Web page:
No matter where you live, coronavirus has altered daily life. We’ve asked Faber authors to share a snapshot of their lives in lockdown.
On Friday 13 March we packed our suitcases with clothing and textbooks and novels and sports gear and computers and shelf-stable kitchen staples, loaded the car and fled Manhattan for our vacation home on Long Island, where we intend to live until this crisis abates, whatever that looks like.
The kitchen here is big enough for two people to cook at the same time (I’m savory, my wife sweet), with an island where we eat (and where our friends used to keep us company, with wine, while we cooked), plus a window bench to read and nap and play backgammon, and a built-in desk for household administration. A lot of life takes place in this kitchen.
But I never imagined I’d live in this one room all day long, every day. My wife and kids have separate work spaces elsewhere in the house; not me. My built-in desk is in a corner, with a view of a majestic old cedar of Lebanon, which was transported here as a seedling from Lebanon a century ago by the foreign-service officer whose family owned this house for a few generations. I arrive to the kitchen at breakfast and rarely leave till after dinner clean-up. I write here, I read, I edit, I have Zoom calls, I alternate listening to horrifying news with soothing music, I let the dog in and out dozens of times, I do the crossword, I place massive online grocery orders.
And of course I cook. There’s almost always something on the burners or in the oven or both, I’m home-making duck confit and slow-roasting pork shoulders, pressure-cooking beans and stocks, long-simmering sauces and parboiling potatoes and brining chicken, and meanwhile Madeline has a sheet pan of focaccia rising and there’s sourdough starter bubbling and parchment-wrapped tea cakes and tins of cookies—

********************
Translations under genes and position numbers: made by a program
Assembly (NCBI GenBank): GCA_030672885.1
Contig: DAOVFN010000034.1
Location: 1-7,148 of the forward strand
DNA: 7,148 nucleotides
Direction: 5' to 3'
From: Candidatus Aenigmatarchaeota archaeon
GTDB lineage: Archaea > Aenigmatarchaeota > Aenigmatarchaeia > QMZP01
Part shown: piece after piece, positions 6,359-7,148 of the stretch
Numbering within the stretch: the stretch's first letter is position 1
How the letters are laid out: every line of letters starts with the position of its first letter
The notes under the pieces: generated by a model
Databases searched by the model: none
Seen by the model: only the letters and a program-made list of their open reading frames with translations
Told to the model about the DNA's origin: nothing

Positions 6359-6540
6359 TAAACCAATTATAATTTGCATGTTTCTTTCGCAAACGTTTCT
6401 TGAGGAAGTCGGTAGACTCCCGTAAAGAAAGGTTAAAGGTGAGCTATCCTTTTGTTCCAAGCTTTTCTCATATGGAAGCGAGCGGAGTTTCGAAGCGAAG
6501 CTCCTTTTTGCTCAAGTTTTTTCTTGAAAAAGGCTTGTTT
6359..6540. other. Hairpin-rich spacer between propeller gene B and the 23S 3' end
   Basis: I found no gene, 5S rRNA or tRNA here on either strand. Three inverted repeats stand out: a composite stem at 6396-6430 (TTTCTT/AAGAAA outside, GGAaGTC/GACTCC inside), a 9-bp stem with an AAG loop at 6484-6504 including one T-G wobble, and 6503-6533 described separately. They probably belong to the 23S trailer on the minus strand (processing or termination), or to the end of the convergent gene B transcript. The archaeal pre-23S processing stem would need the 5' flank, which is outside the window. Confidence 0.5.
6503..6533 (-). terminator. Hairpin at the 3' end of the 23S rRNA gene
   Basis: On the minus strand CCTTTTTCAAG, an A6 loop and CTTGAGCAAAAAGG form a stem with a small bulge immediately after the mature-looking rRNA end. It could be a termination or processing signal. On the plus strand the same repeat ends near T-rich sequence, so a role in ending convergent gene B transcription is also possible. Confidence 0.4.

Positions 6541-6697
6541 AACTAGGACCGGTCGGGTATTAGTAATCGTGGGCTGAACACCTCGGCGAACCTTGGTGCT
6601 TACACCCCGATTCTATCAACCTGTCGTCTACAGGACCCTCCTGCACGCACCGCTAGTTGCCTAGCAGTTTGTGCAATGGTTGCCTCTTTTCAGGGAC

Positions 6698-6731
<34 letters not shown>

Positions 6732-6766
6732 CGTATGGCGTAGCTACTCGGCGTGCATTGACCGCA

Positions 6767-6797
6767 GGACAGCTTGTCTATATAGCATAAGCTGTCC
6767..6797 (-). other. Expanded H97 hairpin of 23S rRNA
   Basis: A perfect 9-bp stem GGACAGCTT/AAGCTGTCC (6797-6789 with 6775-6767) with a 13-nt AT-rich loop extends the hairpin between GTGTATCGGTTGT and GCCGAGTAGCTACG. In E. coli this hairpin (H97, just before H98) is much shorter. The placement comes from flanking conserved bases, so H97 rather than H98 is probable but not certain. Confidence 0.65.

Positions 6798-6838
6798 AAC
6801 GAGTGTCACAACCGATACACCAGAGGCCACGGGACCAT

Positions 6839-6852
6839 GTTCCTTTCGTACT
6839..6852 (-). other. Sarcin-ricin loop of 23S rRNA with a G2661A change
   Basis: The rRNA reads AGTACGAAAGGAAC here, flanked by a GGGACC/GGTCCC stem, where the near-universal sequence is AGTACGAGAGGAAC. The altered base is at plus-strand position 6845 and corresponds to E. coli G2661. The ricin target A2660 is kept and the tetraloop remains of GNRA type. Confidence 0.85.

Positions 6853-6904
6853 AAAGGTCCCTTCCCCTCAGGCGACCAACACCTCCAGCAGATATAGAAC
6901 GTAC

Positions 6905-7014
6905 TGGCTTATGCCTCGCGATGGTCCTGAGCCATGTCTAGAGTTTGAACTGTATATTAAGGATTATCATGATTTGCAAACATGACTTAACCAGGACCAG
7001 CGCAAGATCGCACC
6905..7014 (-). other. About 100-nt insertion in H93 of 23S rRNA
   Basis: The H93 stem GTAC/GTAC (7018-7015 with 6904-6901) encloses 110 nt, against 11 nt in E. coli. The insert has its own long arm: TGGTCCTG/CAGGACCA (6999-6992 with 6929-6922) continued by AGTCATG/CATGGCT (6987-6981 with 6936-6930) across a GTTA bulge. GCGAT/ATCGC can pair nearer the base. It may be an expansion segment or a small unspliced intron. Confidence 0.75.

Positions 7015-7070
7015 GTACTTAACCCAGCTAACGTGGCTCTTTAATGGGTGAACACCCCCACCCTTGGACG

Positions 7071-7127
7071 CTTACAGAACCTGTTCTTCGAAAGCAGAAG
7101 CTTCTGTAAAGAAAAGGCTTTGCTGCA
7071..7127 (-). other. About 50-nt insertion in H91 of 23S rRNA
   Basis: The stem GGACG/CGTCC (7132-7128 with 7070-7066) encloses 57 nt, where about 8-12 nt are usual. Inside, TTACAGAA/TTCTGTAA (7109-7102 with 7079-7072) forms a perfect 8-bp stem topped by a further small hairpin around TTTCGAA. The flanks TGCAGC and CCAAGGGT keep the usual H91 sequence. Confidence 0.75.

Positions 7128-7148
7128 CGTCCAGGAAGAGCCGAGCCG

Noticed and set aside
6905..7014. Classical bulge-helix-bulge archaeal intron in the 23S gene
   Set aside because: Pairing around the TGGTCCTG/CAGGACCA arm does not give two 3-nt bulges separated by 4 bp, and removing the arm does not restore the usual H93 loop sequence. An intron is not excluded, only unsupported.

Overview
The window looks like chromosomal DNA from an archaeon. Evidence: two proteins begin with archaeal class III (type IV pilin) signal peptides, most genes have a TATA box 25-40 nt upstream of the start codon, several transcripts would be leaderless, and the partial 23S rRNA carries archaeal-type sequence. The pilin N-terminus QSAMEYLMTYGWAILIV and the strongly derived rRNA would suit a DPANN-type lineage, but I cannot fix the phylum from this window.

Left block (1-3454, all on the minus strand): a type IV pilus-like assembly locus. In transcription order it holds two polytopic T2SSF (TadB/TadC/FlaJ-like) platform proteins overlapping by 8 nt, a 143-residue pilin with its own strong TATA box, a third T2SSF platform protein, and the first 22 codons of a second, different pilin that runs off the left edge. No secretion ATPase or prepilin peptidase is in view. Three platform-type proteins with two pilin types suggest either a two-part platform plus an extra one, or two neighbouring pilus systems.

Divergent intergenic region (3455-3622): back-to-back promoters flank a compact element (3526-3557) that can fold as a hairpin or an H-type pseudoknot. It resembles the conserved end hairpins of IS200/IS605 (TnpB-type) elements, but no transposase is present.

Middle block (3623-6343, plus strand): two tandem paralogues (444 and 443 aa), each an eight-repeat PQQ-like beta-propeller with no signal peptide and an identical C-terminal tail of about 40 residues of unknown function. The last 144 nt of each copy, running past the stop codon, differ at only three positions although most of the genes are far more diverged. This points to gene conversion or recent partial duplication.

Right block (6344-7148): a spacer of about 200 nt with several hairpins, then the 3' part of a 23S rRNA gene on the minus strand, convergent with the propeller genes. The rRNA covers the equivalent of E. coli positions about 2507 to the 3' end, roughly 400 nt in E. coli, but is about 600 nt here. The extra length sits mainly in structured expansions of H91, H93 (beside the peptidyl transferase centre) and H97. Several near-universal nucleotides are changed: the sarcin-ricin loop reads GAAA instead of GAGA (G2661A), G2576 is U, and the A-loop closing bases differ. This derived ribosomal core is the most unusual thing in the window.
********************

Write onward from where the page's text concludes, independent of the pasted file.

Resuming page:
My god is it hard to not eat all day long. For a while it was also extremely hard to work: if the world is ending, what’s the point in writing a novel? On the other hand, if the world is not ending, I should be accomplishing something other than cassoulet.
We’re very fortunate in many ways, and during this pandemic we’ve faced no actual hardships, just adjustments, and fear. The city we fled from and the village we fled to are both virus epicenters with terrifying levels of infection and mortality. This is not something that’s happening somewhere else. I’m able to forget about this while I’m dicing onions, which is one of the main reasons I’m dicing so many onions. But sitting at my computer, facing a blank page and my own imagination, I often find it impossible to ignore what’s going on out there.
Chris Pavone’s latest novel, The Paris Diversion, is out now in paperback.